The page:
Having just returned from a long-haul round-trip flight to Florida, I thought I would share with you my tips for dealing with jetlag so that you can minimise your symptoms and maximise your time.
What is jetlag?
Jetglag refers to a range of symptoms that can occur when travelling across different times zones. It is caused by a temporary mismatch between your internal body clock (called your circadian rhythm) and the external light-dark cycle (1). This mismatch arises because your body is not able to adapt quickly enough to a different light-dark schedule of a new time zone.
What are the symptoms?
Because the disruption is to the sleep-wake cycle, it primarily manifests as a sleep disorder. But other symptoms can be experienced as well. These include fatigue, decreased alertness, reduced mental capacity, co-ordination problems, gastro-intestinal disruption and loss of appetite (2). Often, symptoms can be exacerbated by the effects of sleep-loss, which usually accompanies long-distance travel.
What is the circadian rhythm?
A circadian rhythm is any biological process that displays a repeat rhythm over about 24 hours, such as the sleep-wake cycle. Many internal clocks are now being discovered, such as a clock that controls your metabolism. These clocks are controlled by 'clock genes' but are all regulated by the 'master circadian clock' of the sleep-wake cycle, which is located in the hypothalamus of your brain.
How is the sleep-wake cycle governed?
It is the action of light falling on the retina of your eyes that provides the clock with information as to whether it is night or day. In response to darkness, the hormone melatonin (which promotes sleep) is produced. Secretion peaks at night and ebbs during the day. Its rhythm is linked with and contrasts with that of cortisol (the hormone that gets you up in the morning and keeps you active), which peaks in the morning and ebbs in the evening. Both melatonin and cortisol secretion rhythms are directly regulated by the master clock and act as the major hormonal pathways that communicate with the master clock (3). Together, they stabilise the circadian rhythm (4).
How does external stimuli affect the master clock?
Because melatonin and cortisol are the hormonal communicators of the master clock, any external stimuli that affects these two hormones will also impact the master clock. The only external stimuli that can affect melatonin synthesis is retinal light exposure (5). However, cortisol production can be influenced by several inter-acting systems, not just the master clock (6). Being highly stress-responsive, cortisol's natural rhythm can be disrupted by any stressful situation, including jetlag (7). Such disruption to the two main clock regulatory hormones can lead to 'out-of-synch' rhythms in biological processes, resulting in an array of symptoms (8).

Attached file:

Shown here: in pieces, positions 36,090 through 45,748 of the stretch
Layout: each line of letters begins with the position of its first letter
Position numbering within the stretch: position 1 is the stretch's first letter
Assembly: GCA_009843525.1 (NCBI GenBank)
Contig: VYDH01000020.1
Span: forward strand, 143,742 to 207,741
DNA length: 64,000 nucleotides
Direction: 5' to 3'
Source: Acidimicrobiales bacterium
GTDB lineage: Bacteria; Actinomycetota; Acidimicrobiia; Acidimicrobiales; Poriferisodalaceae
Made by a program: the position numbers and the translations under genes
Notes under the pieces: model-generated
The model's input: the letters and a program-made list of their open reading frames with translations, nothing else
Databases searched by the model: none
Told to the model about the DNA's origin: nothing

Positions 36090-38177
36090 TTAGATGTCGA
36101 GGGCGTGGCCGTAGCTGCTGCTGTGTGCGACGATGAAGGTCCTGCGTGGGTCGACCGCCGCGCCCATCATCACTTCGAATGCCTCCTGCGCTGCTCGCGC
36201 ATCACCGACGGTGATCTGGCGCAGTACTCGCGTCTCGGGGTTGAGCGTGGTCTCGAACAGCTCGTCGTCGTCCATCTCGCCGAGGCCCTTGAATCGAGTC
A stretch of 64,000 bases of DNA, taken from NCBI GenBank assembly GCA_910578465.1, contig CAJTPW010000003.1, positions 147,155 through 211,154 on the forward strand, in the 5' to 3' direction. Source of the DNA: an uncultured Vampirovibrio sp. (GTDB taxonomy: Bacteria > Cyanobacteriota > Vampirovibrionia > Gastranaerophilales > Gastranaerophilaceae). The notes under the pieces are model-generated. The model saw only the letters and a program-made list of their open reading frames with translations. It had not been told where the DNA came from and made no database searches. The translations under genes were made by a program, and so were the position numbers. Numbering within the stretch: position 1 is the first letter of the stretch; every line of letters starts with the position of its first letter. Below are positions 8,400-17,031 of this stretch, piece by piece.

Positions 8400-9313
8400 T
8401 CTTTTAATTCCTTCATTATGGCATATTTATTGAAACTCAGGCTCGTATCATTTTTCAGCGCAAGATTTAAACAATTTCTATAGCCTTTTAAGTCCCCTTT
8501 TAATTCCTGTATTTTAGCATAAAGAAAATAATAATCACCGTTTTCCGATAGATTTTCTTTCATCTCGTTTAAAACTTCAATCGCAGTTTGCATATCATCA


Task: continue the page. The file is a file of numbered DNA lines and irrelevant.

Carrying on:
What is the KEY FACTOR in re-setting the biological clock?
LIGHT is the key factor as it can advance or delay your circadian rhythm (9). So, when looking to minimise jetlag symptoms, then your main focus should be on manipulating your light exposure. My number one tool for doing this is using an eye-mask for reducing light at the wrong times and using daylight to re-set your clock. But you also need to look at avoiding any activities that will activate cortisol because when cortisol rises, melatonin falls.......and melatonin is your sleep hormone. So you don't want to have low melatonin levels if you want to sleep.
Opt for overnight flights- you'll have dinner at the normal time and will be much more likely to sleep than on an afternoon flight. Depending upon the number of time zones that you cross, you'll arrive at your destination in the morning or afternoon during daylight. Make sure you then get outside into daylight for the light to re-set your clock.
Wear a sleep mask during the flight - avoid the plane cabin lights during the flight as they will prevent your sleep hormone, melatonin, from being produced. And so you won't sleep. Try and get as much sleep as possible on the flight.
Avoid alcohol and coffee - before and during the flight. They will both activate cortisol causing you to be more awake and will leave you feeling dehydrated.
Stay hydrated - drink at least 250 mL for every hour that you are in the air, even if you don't feel thirsty. That is the equivalent of half a small bottle of water. The cabin air is very dehydrating.......and dehydration is a stressor on the body that will activate cortisol, which will keep you awake.
Get outside upon arrival- you want to expose yourself to as much sunlight as you can to re-set your clock to the new time zone.
Don't drift off too early at your new destination - try and wait until it becomes dark before you sleep. Just wait until darkness falls, even if that is earlier than your normal bedtime and then go to sleep. Do ensure that you use a sleep mask on the first night to ensure that your body can sleep as long as it needs to without being awoken by any light.
Wake up naturally the next day- try not to force yourself to get up at a certain time the next morning by setting an alarm. Let your body take all the rest it needs and allow yourself to wake up naturally.
Repeat the above for the return flight.
(1), (3), (4), (7), (8) Tsang A et al (2014). Interactions between endocrine and circadian systems. Review. Journal of Molecular Endocrinology, 52: R1-R16.
(2) Waterhouse J et al (2005). Further assessments of the relationship between jetlag and some of its symptoms. Chronobiology International, 22: 121-136.
(5), (6) Rea M S (2012). Relationship of morning cortisol to circadian phase and rising time in young adults with delayed sleep time. International Journal of Endocrinology, Art AD: 749460.
(9) Figueiro M G et al (2006). Does architectural lighting contribute to breast cancer? J Carcingo, 5: 20.
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